The World Health Organization (WHO) is preparing to fight the mysterious Disease X, a potential source of the next major international epidemic.
There’s just one catch: Disease X doesn’t exist yet, in humans anyway.
In the WHO’s own words:
“Disease X represents the knowledge that a serious international epidemic could be caused by a pathogen currently unknown to cause human disease.”
The organization included Disease X, along with seven other diseases in its 2018 R&D Blueprint, a guideline for identifying and prioritizing pathological threats that represent future epidemic risk, as well as major blind spots for treatment and vaccination.
Some of these diseases you’ve probably heard of — Zika and Ebola —and some you almost certainly haven’t — Rift Valley fever, Lassa fever, for example. The full list also includes Crimean-Congo hemorrhagic fever, Middle East respiratory syndrome coronavirus, Nipah virus, and severe acute respiratory syndrome (SARS).
In the case of many, but not all, of the diseases identified in the blueprint, there is no known medical treatment.
“For some of these diseases, there is not much research; there is some, but the main ones, we have nothing. We have no big initiatives around each of these,” Dr. Bernadette Murgue, who oversees the WHO’s R&D Blueprint, told Healthline.
“These roadmaps will identify priority areas; that could be the development of broad-spectrum antivirals, or vaccine technology... and also to increase laboratory capacity or regulatory readiness,” she said.
The task for scientists fighting against Disease X is, in essence, to prepare for the unknown, to brace ourselves against it using the knowledge and resources at hand.
For such an undertaking, the WHO has developed an incredibly thorough methodology to determine which diseases represent a potentially perfect storm of epidemic potential and absolute lack of effective treatment.
The original list of potential threats for this year’s blueprint was drafted based on the guidance of WHO disease experts around the world. A longer list that included well-studied diseases such as plague and cholera was first put together before culling the final 8-item disease blueprint that the organization published last month.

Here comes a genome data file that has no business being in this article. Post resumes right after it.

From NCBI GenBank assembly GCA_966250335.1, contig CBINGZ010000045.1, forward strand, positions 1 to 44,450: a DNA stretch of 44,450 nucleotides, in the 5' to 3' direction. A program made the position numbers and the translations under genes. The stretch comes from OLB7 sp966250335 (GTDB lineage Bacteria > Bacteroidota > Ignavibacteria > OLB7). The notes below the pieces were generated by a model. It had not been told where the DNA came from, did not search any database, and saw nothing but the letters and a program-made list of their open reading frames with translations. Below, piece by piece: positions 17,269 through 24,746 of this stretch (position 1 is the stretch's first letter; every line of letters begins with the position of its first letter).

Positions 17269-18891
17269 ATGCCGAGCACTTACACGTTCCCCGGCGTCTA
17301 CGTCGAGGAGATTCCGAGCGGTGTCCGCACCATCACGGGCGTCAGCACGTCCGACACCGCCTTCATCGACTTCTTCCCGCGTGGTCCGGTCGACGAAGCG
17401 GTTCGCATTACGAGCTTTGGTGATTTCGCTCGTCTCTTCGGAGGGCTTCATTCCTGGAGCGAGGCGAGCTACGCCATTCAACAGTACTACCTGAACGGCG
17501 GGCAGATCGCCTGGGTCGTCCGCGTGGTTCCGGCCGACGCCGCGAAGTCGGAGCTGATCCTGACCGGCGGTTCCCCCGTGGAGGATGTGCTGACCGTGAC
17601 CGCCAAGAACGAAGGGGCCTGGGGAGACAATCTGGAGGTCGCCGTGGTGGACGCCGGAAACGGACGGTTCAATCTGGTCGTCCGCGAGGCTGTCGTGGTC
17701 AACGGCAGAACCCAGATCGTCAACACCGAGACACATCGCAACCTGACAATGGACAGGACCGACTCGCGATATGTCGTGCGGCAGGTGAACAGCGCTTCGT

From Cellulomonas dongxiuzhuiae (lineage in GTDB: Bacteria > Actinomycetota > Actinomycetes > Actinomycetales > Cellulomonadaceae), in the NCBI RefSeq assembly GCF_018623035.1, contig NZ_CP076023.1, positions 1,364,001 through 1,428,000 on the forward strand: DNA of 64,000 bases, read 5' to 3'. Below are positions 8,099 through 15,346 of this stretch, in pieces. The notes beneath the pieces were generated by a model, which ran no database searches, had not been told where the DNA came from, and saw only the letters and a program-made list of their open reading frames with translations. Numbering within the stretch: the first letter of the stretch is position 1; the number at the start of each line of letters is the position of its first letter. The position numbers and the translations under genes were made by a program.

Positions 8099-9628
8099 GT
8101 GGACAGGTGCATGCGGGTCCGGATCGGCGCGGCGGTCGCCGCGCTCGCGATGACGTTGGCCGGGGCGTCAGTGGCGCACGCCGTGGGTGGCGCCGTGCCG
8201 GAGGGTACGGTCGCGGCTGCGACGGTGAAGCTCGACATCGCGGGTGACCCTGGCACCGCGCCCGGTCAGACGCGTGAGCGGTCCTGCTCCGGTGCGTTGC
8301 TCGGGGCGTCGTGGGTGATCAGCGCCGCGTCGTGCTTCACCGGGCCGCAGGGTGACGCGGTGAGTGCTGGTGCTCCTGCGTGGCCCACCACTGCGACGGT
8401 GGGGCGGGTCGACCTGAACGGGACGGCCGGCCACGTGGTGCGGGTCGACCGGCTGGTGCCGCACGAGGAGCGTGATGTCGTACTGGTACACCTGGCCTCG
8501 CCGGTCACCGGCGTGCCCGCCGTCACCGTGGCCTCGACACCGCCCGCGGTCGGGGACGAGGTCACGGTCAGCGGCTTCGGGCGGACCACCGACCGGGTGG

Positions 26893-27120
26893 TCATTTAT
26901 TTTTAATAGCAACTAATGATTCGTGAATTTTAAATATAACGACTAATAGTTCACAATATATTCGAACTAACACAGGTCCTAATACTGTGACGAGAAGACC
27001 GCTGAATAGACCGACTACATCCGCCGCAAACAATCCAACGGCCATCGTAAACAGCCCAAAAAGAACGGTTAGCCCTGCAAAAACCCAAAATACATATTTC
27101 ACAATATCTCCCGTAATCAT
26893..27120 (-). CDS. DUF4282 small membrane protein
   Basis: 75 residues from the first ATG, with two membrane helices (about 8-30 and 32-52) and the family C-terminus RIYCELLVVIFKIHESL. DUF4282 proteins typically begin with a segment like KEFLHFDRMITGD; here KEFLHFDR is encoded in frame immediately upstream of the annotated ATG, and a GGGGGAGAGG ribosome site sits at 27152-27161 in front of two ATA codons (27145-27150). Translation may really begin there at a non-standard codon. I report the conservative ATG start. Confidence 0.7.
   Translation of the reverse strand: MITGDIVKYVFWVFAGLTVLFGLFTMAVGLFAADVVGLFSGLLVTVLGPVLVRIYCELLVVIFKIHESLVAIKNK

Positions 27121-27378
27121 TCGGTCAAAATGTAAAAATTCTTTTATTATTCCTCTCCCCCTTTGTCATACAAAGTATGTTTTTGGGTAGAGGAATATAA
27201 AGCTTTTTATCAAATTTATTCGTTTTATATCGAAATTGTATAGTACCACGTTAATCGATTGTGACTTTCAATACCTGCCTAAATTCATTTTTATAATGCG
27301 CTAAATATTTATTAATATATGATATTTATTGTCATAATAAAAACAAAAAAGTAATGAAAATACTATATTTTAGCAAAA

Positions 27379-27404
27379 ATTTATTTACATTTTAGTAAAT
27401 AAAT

To prioritize certain diseases, the WHO evaluates many factors including human transmissibility, fatality rate, difficulty of detection, and the potential scope of an outbreak.
At first glance, the WHO blueprint seems to be lacking some diseases with a known serious potential to endanger human life on a global scale.
Antimicrobial-resistant strains of bacteria — those which have evolved so that traditional antibiotics no longer affect them — are an impending threat to global health.
Yet, they are nowhere to be found on this year’s blueprint.
“Remember what is the purpose [of the blueprint],” Murgue told Healthline, “which is to focus on diseases that have epidemic potential and for which we have nothing, no drugs, no vaccines, or an extensive research pipeline.”
“So, for a disease... like antimicrobial resistance, there are big initiatives. We didn’t want to be redundant, but rather to pick up what is more specific and on which we can focus our efforts. It doesn’t mean that these diseases are not important, but they are supported already by big initiatives,” she said.
The WHO also lists HIV, malaria, tuberculosis, smallpox, and cholera as known dangerous pathogens, but which do not fit within their criteria for the blueprint because of existing funding and infrastructure dedicated to them.
Disease X represents an area of study where not only could we have no real understanding of it, but zero research and development infrastructure either.
However, the WHO has ways of preparing for such an event.
While we may not know the specifics of Disease X, we almost certainly know something about where it will come from. By utilizing expertise in virology, bacteriology, and mycology (the study of fungus), scientists can create a framework to deal with a potential threat based on the wealth of knowledge already available about these pathogens.
The WHO also emphasizes “platform-based” approaches to dealing with diseases in their blueprint — that is, grouping diseases based on similarity. This maximizes the capacity for crosscutting research that can be more broadly applicable, rather than to just one specific disease or strain.
Zika, yellow fever, and West Nile virus are all, for example, part of a class of viruses known as flaviviruses. Understanding that they are related makes it easier to understand and treat the group as a whole.
And while the task at hand for the WHO and governments around the world to prevent the next major epidemic is daunting, Murgue is confident in their efforts.
“It took a bit of time, but now I must say we are very optimistic in a way. If you read what has been published recently about the blueprint and all the work around research and development, all that stuff is increasing more and more,” she said.